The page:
One of the benefits of having created a recruiting machine like Nick Saban has at Alabama is that his depth is endless at just about every position and every star athlete can be replaced by another star athlete.
This is exactly what Saban has been doing at running back. Heisman winner Mark Ingram was replaced seamlessly with Trent Richardson. Eddie Lacy picked up where Richardson left of. Now, T.J. Yeldon is expected to take the lead role in the Tide backfield and will be spelled by freshman stud Derrick Henry.
Henry is expected to one day take the reins from Yeldon, possibly before Yeldon is even ready to give them up. In fact, Henry may end up being every bit as good as Richardson.
Richardson and Henry both hail from the state of Florida. Richardson attended the same Escambia High School that NFL legend Emmit Smith once set records for. Roughly 385 miles away, Henry is from Yulee, Florida.
While both standouts play the same position, looking at them side by side may lead one to a different conclusion. Richardson, although freakishly strong, has a short and stocky frame and entered college at 5'11", 210-pounds. Henry practically dwarfs him and carries 243 pounds on his 6'3" body.
Richardson would have had a hard time being anything other than a ball carrier at the collegiate level based on his height, while Henry could easily fill most linebacker roles as big as he is.
Richardson was a 2009 recruit for Saban and was ranked by Rivals.com as the No. 6 overall prospect and second best running back behind former Tennessee bust Bryce Brown.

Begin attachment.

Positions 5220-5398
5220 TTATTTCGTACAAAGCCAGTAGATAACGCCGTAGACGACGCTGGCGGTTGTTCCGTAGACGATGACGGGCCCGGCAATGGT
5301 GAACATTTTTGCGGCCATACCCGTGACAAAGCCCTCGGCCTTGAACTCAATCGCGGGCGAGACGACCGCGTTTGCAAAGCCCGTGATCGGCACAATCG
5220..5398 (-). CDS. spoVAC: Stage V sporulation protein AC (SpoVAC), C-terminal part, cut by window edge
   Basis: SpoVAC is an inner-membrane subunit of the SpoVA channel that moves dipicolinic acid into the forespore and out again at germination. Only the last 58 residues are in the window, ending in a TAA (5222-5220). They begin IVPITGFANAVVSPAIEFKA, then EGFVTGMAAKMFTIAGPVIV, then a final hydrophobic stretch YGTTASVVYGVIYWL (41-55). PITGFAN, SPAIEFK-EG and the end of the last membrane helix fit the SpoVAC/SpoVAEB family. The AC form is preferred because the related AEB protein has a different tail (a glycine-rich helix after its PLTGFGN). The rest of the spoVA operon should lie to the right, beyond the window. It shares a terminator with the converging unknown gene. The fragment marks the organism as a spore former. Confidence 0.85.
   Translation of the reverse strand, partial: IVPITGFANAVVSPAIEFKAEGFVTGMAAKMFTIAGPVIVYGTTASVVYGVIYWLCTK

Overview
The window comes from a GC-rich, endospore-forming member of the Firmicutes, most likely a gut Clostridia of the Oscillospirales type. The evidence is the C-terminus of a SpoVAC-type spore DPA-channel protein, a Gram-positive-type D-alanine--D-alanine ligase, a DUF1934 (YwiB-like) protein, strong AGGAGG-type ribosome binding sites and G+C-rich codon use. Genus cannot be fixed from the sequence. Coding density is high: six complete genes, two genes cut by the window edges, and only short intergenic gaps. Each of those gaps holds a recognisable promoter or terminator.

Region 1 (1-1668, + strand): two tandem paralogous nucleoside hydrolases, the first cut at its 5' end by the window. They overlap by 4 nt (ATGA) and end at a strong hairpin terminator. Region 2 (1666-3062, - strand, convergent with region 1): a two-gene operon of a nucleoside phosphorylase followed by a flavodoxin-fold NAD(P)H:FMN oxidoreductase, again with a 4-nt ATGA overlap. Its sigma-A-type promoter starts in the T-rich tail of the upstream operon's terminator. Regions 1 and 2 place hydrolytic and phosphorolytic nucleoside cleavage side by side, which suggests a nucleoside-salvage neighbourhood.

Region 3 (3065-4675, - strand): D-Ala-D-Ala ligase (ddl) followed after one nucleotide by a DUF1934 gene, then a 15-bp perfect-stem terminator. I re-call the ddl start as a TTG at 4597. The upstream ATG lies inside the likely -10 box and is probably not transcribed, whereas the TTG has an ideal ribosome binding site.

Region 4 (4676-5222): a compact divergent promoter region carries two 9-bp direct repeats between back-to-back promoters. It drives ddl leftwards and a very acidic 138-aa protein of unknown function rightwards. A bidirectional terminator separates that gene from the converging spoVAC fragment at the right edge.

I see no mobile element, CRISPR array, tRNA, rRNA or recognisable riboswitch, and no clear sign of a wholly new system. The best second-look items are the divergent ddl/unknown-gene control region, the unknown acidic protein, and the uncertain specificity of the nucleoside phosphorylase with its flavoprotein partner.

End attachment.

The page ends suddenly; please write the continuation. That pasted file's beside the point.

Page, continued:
In high school, his numbers were comparatively modest. Richardson ran for just over 3,400 yards and 39 touchdowns before signing with the Tide.
Henry is the national record holder for total rushing yards by a high school student. He ended his high school career with over 9,500 rushing yards and a mesmerizing 127 touchdowns.
Rivals ranked him as the No. 36 prospect in the land and the fifth best among running backs.
Despite the difference in size, the two have very similar times in the 40 with Richardson carrying a .02 second edge over Henry.
As for running styles, Richardson was an ankle-breaker for the Tide with amazing balance and the ability to lower his head and hit defenders with more power than they hit him. Then, he often bounced to the outside and was gone in a blinding cloud of dust.
Henry tends to run more upright but, like Richardson, is an extremely difficult tackle with similar speed. He will not be brought down by arm tackles, but is probably a step behind Richardson off the jump.
To compare them to other star backs, Richardson runs similarly to Minnesota's Adrian Peterson. Henry is more comparable to an Eric Dickerson or a bulkier Shaun Alexander.
As a freshman at Alabama, Richardson played second fiddle to Ingram and carried the ball for 749 yards and eight touchdowns. To earn that time, he had to beat out the likes of Terry Grant and Roy Upchurch.
Henry may find it more difficult to get significant carries right away.
For one thing, the job is Yeldon's to lose. Secondly, Henry will have to outshine Dee Hart, Jalston Fowler and Kenyan Drake along with a trio of other incoming and highly touted freshman backs.
There is little doubt that Derrick Henry has the talent to become every bit of the back that Trent Richardson was at Alabama. With help from his early enrollment that will enable him to attend spring camp, Henry will likely find playing time as a freshman as well.
Exactly how much time he will get right away is the question that is burning in the minds of Tide fans everywhere.
Again, the simple fact that Alabama has the kind of talent that will make Saban struggle to find enough carries to go around is a tribute to the great Alabama coach.
Problems like this are the kind that lead to a national title. Or two. Or three. Or.....
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